The pop culture site DigitalSpy ran a poll to determine the most popular science fiction TV series of all time (not including animated or 'comic book based' shows). The winner, with almost 5,000 out of 50,000 votes, was perennial British show Doctor Who (not surprising since it is a British site). But the runner-up, just a hundred votes behind, WAS surprising: '90s space station epic Babylon 5. [more inside]
Aircraft Carriers in Space: Naval analyst Chris Weuve talks to Foreign Policy about what Battlestar Galactica gets right about space warfare.
Earth, 2147. The legacy of the Metal Wars, where man fought machines—and machines won. Bio-Dreads — monstrous creations that hunt down human survivors... and digitize them!In 1987, before he created Babylon 5, J. Michael Straczynski was a writer for Captain Power and the Soldiers of the Future, a live-action sci-fi show for kids. 24 episodes were produced. Straczynski wrote or co-wrote 14 of them, including multi-episode plot arcs. A line of interactive toys brought the battle into kids’ living rooms, and Captain Power was also one of the very first shows on television to feature computer animation in every episode. But in an attempt to appeal to both children and the adults who watched with them, the campy show included some concepts and scenes critics deemed too violent for children and lasted only a single season in syndication. The full run of the show has now been uploaded to Youtube. [more inside]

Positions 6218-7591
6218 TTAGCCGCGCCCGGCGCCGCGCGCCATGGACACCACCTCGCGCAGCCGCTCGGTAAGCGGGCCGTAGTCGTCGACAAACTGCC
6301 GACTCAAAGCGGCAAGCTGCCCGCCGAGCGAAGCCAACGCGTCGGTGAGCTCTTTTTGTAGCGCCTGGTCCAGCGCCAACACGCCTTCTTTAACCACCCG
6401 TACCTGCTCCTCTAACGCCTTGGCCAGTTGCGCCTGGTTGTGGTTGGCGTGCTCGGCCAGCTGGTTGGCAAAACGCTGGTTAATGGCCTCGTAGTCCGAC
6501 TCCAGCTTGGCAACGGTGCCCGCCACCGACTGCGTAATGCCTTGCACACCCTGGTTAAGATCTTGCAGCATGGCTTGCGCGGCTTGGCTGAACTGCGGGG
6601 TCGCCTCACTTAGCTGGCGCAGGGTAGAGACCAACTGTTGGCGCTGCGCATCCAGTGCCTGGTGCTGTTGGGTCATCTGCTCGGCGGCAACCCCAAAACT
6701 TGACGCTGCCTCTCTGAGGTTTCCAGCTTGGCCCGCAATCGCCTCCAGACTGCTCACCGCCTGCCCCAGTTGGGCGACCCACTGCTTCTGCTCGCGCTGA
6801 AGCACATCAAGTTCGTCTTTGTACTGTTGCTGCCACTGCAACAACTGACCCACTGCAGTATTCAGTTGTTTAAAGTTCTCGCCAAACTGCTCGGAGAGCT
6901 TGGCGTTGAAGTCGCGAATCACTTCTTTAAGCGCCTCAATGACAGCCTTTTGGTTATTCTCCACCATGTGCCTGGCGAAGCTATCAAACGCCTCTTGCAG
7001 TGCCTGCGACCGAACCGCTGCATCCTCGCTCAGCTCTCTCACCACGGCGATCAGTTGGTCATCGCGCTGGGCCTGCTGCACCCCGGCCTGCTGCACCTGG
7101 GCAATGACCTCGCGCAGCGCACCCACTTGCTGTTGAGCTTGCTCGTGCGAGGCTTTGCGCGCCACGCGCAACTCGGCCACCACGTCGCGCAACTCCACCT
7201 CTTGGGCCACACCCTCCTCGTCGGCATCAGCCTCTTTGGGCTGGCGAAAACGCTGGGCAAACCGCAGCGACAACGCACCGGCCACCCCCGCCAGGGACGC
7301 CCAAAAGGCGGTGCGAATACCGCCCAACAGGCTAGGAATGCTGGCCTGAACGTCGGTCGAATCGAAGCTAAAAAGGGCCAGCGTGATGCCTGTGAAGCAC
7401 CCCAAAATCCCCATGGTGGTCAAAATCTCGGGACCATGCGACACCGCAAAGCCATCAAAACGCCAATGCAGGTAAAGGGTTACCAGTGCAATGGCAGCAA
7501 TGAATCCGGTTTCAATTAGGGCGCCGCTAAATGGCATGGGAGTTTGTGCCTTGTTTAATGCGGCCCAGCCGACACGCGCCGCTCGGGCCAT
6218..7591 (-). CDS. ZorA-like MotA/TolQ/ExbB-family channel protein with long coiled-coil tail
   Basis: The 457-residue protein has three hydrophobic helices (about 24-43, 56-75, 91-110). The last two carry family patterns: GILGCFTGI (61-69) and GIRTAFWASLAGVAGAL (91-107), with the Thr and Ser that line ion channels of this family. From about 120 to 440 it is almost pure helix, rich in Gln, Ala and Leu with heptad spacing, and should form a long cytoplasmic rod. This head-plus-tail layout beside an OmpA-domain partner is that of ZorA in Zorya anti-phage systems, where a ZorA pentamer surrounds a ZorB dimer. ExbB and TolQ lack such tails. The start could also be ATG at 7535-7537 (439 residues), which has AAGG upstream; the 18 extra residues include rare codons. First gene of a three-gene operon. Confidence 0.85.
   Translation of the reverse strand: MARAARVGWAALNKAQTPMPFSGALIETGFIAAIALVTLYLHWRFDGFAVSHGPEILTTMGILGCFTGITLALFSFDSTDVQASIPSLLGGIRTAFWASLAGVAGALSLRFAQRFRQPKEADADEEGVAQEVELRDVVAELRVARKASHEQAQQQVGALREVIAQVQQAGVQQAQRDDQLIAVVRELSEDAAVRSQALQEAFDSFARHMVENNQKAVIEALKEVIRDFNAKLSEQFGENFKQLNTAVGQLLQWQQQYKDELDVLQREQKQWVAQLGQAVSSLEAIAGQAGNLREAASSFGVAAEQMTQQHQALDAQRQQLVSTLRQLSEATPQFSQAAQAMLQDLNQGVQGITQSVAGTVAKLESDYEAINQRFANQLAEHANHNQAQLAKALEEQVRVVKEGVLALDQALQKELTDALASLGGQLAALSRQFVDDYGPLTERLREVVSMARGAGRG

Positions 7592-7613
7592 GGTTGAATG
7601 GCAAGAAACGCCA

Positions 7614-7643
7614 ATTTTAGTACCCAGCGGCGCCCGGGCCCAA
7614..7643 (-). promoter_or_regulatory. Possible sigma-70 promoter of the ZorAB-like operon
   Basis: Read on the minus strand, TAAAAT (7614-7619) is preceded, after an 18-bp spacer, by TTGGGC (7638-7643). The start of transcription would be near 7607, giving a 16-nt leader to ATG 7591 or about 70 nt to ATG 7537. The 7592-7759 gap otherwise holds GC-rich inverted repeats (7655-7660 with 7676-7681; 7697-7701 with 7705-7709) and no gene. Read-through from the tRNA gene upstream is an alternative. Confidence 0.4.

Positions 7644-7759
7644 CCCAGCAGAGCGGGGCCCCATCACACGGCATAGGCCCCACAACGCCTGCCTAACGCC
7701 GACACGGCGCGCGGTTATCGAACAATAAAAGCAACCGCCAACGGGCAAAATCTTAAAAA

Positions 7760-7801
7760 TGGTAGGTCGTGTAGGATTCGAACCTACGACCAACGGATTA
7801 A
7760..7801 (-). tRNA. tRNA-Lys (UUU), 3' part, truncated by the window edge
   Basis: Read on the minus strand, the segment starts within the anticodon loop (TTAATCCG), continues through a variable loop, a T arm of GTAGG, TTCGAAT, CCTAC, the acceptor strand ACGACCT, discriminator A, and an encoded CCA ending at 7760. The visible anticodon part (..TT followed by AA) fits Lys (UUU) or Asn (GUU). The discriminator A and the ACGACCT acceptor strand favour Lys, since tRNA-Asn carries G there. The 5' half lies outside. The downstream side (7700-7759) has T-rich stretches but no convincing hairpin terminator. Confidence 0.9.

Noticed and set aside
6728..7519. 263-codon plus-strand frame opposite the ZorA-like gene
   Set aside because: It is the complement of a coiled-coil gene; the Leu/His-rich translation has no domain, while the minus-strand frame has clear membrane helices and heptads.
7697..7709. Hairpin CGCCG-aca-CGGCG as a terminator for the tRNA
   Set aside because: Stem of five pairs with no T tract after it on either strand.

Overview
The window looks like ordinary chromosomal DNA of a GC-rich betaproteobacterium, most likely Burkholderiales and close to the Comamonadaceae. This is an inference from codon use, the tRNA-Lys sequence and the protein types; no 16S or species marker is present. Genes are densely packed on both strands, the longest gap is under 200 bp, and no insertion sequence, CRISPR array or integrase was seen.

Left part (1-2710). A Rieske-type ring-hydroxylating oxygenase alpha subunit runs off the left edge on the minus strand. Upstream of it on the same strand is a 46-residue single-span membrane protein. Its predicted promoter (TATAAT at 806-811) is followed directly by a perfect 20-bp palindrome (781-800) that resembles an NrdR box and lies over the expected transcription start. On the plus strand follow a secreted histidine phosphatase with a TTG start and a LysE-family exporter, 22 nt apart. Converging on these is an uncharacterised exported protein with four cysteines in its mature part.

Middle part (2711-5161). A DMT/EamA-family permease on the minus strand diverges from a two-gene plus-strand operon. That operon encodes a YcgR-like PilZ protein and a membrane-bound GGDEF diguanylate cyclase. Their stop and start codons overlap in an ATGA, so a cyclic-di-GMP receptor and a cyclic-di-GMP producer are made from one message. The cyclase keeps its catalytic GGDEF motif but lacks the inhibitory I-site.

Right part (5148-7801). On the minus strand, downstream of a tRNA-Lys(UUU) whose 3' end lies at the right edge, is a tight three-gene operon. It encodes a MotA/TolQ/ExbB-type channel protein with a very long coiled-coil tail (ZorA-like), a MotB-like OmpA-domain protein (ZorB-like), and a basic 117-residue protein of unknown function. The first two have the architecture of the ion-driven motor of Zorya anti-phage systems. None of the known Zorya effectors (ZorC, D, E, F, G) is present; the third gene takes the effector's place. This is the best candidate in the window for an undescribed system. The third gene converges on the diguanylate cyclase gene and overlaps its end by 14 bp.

Starship Schematics Database: dedicated to the sole purpose of archiving every single starship design ever conceived in the Star Trek, Battlestar Galactica, Babylon 5, and Space Battleship Yamato (A.K.A. Star Blazers in the USA) Universes, both official and unofficial, interesting and mediocre.
"Babylon" brothers and sisters, a fan has collected, archived and portaled a large collection of postings (Usenet and other forms) on writing, SF and TV work by J. Michael Straczynski, the "Babylon 5" creator-executive producer, also a longtime SF writer and, if you are as old as I am, you may remember him as the Scripts columnist for Writer's Digest. They're not ordered chronologically or topically, so they read more like random postcards from the volcano. But there's plenty of writing advice here and some nuggets of TV gossip dropped along the road.